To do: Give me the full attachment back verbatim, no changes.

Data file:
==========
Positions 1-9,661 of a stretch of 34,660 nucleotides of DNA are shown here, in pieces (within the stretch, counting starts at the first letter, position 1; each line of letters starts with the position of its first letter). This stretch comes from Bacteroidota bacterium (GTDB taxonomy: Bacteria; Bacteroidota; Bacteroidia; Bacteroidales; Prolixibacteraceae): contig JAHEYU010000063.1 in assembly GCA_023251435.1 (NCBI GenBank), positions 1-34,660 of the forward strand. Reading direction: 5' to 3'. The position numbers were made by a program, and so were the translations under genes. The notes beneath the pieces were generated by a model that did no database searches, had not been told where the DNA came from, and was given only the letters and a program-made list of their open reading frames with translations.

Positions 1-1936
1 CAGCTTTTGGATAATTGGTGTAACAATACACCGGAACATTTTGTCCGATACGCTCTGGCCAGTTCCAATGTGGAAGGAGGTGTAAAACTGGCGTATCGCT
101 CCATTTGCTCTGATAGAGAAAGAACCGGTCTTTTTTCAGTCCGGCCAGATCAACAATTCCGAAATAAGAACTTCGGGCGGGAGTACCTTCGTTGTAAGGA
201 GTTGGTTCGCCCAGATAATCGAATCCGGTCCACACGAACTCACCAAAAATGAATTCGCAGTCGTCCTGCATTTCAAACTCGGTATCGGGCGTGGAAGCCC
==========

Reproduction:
Positions 1-9,661 of a stretch of 34,660 nucleotides of DNA are shown here, in pieces (within the stretch, counting starts at the first letter, position 1; each line of letters starts with the position of its first letter). This stretch comes from Bacteroidota bacterium (GTDB taxonomy: Bacteria; Bacteroidota; Bacteroidia; Bacteroidales; Prolixibacteraceae): contig JAHEYU010000063.1 in assembly GCA_023251435.1 (NCBI GenBank), positions 1-34,660 of the forward strand. Reading direction: 5' to 3'. The position numbers were made by a program, and so were the translations under genes. The notes beneath the pieces were generated by a model that did no database searches, had not been told where the DNA came from, and was given only the letters and a program-made list of their open reading frames with translations.

Positions 1-1936
1 CAGCTTTTGGATAATTGGTGTAACAATACACCGGAACATTTTGTCCGATACGCTCTGGCCAGTTCCAATGTGGAAGGAGGTGTAAAACTGGCGTATCGCT
101 CCATTTGCTCTGATAGAGAAAGAACCGGTCTTTTTTCAGTCCGGCCAGATCAACAATTCCGAAATAAGAACTTCGGGCGGGAGTACCTTCGTTGTAAGGA
201 GTTGGTTCGCCCAGATAATCGAATCCGGTCCACACGAACTCACCAAAAATGAATTCGCAGTCGTCCTGCATTTCAAACTCGGTATCGGGCGTGGAAGCCC